Trump’s Cabinet picks undergo grueling prep for hearings
  • Mon, 01/09/2017 10:03 PM

To prepare their chosen nine cabinet picks, the Trump transition team is running them through mock murder-board sessions under pseudo camera-packed hearing room environment this weekend on the sixth floor of the team’s downtown DC headquarters to prepare them for the Senate grilling that may decide their fates. Anticipating the most consequential weeks for Trump’s transition, the team is preparing many of its politically inexperienced candidates in the same pseudo high-pressure environment to face all including hostile Democrats on a series of topics like the president-elect’s admiration of Vladimir Putin to the candidate's wealth and potential conflicts-of-interest. In this televised hearing, the candidates might face tricky and awkward questions meant to trip them up.

Few officials anonymously described preparations for the upcoming confirmation hearings as they did not wish to violate the transition team’s strict non-disclosure agreements. Completely dedicated to do everything to get these people through the process, despite the Democrats’ obstruction, they are holding numerous grueling sessions and asking candidates to keep the answers short. When asked about it, the incoming White House press secretary, Sean Spicer stated of enough practice to be confident of success.

Truly, the high-level transition staffers worked the weekend as late as 6:30 or 7:00 despite the wintry DC evening. Rick Dearborn, Trump's deputy chief of staff masterminded the entire prep. Many of Trump’s choices have spoken often on corporate boards but have never testified before Congress. Novice nominees can easily get trapped by their in-the-weeds questions about appropriations and obscure federal programs.

Thus the transition team groomed them on pet causes of key senators. For instance, Republican Sen. Chuck Grassley of Iowa may ask about home-state issues like ethanol. Since the team has a number of billionaires like Betsy DeVos for education, Steven Mnuchin for Treasury and Wilbur Ross for commerce; the team is even preparing them on quotidian transactions like the price of milk or a gallon of gas to get them fully prepared.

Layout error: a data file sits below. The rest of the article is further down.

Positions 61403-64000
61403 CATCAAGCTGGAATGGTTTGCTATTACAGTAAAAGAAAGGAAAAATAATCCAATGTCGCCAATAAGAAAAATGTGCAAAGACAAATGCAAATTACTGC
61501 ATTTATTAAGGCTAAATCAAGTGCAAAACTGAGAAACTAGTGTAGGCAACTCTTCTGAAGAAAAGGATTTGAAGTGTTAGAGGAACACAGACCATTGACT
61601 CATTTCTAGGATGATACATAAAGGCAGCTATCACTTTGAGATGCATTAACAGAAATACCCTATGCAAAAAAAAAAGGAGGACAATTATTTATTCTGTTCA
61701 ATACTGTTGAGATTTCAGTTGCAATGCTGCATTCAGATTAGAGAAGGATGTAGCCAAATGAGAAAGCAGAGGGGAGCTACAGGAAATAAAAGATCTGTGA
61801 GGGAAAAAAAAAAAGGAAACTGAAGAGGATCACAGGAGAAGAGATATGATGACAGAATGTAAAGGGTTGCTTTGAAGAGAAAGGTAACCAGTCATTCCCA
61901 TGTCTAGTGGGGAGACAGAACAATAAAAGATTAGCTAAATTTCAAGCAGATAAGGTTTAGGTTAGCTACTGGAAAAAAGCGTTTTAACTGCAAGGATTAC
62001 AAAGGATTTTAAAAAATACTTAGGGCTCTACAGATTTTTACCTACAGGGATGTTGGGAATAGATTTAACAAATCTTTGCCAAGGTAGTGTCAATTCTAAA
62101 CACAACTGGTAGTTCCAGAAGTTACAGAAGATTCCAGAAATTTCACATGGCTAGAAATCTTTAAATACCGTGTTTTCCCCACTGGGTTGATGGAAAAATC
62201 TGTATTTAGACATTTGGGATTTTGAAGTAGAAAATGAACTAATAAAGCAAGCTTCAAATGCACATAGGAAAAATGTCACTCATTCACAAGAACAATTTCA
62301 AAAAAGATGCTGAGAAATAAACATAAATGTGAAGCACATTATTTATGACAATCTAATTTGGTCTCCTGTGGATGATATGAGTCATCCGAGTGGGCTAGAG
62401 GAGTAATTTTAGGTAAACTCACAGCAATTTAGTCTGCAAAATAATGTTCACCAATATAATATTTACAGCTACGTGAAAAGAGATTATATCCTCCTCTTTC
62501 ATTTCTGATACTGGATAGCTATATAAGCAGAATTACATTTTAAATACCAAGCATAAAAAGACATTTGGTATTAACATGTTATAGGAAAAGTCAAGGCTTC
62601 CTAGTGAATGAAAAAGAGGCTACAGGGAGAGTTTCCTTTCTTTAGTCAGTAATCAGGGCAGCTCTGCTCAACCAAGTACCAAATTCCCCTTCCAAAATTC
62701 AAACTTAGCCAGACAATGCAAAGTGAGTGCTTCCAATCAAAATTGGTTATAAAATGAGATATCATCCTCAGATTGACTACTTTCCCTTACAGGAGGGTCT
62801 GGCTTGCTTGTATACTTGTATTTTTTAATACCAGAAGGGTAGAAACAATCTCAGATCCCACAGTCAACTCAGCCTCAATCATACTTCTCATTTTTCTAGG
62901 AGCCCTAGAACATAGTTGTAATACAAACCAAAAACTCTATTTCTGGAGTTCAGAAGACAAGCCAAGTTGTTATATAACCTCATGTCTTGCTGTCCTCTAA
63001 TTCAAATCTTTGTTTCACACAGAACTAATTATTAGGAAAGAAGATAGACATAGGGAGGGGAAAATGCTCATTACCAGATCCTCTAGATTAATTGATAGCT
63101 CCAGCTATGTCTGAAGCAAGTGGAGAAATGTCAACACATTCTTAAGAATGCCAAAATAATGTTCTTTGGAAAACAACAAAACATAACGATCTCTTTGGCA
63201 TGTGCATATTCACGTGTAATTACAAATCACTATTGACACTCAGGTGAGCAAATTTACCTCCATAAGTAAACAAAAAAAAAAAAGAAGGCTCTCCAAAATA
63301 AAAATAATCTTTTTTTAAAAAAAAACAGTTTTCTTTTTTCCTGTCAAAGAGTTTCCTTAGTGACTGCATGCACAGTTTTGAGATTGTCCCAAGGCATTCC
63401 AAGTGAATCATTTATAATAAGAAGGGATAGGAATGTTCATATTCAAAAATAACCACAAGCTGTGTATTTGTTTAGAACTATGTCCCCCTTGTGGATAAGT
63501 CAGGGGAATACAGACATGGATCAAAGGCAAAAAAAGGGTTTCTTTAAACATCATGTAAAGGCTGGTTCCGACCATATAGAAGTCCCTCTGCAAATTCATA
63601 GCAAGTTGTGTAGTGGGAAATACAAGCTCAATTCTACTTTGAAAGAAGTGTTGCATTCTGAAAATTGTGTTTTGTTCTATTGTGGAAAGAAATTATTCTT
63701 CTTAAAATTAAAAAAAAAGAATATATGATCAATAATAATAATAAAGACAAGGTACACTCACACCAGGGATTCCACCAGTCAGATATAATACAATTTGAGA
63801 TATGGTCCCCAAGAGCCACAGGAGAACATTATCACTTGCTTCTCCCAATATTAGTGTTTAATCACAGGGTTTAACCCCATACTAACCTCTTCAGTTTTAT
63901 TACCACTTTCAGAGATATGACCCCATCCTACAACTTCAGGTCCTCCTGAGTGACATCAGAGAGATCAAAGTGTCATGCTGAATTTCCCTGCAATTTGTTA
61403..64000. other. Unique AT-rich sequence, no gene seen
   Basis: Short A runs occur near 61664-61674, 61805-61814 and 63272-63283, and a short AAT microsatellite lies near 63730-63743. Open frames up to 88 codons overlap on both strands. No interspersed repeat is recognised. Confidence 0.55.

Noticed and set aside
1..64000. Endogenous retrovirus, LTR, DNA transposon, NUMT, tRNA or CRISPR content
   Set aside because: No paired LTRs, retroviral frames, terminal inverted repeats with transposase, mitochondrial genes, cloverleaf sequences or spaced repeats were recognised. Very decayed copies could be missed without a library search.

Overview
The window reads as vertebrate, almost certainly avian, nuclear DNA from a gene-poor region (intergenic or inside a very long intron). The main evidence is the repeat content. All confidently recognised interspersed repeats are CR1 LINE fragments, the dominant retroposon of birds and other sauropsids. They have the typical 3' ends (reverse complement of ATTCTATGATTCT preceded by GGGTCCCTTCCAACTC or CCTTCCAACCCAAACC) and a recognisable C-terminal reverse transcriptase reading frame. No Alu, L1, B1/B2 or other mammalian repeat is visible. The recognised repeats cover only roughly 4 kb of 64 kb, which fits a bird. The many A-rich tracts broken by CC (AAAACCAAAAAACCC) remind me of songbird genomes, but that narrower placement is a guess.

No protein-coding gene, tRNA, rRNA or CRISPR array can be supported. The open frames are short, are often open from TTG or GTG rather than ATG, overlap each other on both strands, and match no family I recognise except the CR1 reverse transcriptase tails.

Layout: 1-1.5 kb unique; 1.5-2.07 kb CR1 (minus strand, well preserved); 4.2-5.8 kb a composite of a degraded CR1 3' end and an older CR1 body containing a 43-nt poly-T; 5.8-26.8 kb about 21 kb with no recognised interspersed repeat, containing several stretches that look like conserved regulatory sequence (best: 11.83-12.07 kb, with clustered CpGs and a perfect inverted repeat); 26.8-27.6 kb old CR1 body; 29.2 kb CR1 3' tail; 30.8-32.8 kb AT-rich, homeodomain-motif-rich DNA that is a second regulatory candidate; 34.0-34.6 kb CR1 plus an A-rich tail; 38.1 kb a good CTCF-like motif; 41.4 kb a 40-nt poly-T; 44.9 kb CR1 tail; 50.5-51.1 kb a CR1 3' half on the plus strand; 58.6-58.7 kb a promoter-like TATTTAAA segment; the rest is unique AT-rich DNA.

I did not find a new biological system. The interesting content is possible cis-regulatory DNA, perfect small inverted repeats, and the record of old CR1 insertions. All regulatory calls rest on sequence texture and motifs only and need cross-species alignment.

Trump’s pick of attorney general, Sen. Jeff Sessions will first face the Senate and would be heard by the Judiciary Committee on Tuesday and was practicing the entire Sunday. The Judiciary Committee had sunk his nomination to be a federal judge 30 years ago amid allegations of racism. He is not taking any chances despite two decades in the Senate. For the past few weeks, some well-known African-Americans have been gathered to vouch for this Alabama Republican, including President Barrack Obama’s former Surgeon General Regina Benjamin. Chuck Cooper, a former assistant attorney general in Ronald Reagan’s Justice Department who is now a prominent Supreme Court litigator is also helping in the practice sessions.

Nominees like Rex Tillerson, former CEO of ExxonMobil who has zero political experience are receiving some well meaning advice and briefings from various team members like Erin Walsh, who used to work for Goldman Sachs. Rep. Mike Pompeo, Trump’s pick for CIA director met a small, tight-knit prep team, including Geof Kahn, a former CIA analyst and policy director for the House Permanent Select Committee on Intelligence. His meeting is scheduled for Wednesday. DeVos, Tillerson, Sessions and Elaine Chao for transportation will also have a hearing the same day. Ross, Ben Carson for Housing and Urban Development and retired Marine Gen. James Mattis for defense will face hearings the next day. Last week, all candidates held over 50 meetings with senators and their staffs and roughly 40 murder boards in preparation.

Transition officials feel the meetings and committee questionnaires from which they have extracted information and questions should be adequate preparation. The team had recruited dozens of public relations veterans and policy experts with experience for preparing the candidates though lobbyists have been barred from sitting at mock sessions. Most nominees may have one formal mock confirmation hearing though higher-profile nominees, like Tillerson and Mnuchin, will have multiple sessions.

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